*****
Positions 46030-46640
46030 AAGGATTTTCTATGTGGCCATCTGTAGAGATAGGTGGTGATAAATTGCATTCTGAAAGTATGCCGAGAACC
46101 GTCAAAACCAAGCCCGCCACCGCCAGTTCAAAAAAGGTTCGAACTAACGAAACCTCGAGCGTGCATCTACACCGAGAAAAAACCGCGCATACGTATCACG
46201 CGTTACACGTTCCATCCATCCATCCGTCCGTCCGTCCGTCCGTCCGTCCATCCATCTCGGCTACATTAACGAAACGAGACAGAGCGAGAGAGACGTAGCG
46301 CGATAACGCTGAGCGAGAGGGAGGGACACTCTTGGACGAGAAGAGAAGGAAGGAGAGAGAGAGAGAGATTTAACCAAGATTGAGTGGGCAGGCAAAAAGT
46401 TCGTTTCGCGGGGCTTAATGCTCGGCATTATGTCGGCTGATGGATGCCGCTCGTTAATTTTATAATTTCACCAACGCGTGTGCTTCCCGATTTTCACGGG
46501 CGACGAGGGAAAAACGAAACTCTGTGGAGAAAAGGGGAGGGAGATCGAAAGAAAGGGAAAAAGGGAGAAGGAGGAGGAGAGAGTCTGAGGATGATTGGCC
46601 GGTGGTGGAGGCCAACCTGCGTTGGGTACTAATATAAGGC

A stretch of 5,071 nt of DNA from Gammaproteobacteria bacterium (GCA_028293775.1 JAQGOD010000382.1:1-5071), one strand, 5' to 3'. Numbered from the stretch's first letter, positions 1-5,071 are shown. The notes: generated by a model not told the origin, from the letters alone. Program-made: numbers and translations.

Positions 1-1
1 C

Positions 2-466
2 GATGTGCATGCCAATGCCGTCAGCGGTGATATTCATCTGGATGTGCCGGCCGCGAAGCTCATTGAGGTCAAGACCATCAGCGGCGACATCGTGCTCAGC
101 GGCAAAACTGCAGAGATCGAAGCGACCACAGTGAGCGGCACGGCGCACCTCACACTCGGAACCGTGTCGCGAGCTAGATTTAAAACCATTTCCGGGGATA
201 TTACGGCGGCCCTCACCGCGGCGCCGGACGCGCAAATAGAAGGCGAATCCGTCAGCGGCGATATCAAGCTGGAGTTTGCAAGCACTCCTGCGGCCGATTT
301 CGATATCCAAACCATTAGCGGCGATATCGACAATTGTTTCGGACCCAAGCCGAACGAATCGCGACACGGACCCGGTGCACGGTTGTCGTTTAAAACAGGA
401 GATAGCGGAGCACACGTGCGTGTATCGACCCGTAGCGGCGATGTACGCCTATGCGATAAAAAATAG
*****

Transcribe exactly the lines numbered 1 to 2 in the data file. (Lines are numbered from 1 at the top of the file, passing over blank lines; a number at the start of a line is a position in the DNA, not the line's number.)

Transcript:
Positions 46030-46640
46030 AAGGATTTTCTATGTGGCCATCTGTAGAGATAGGTGGTGATAAATTGCATTCTGAAAGTATGCCGAGAACC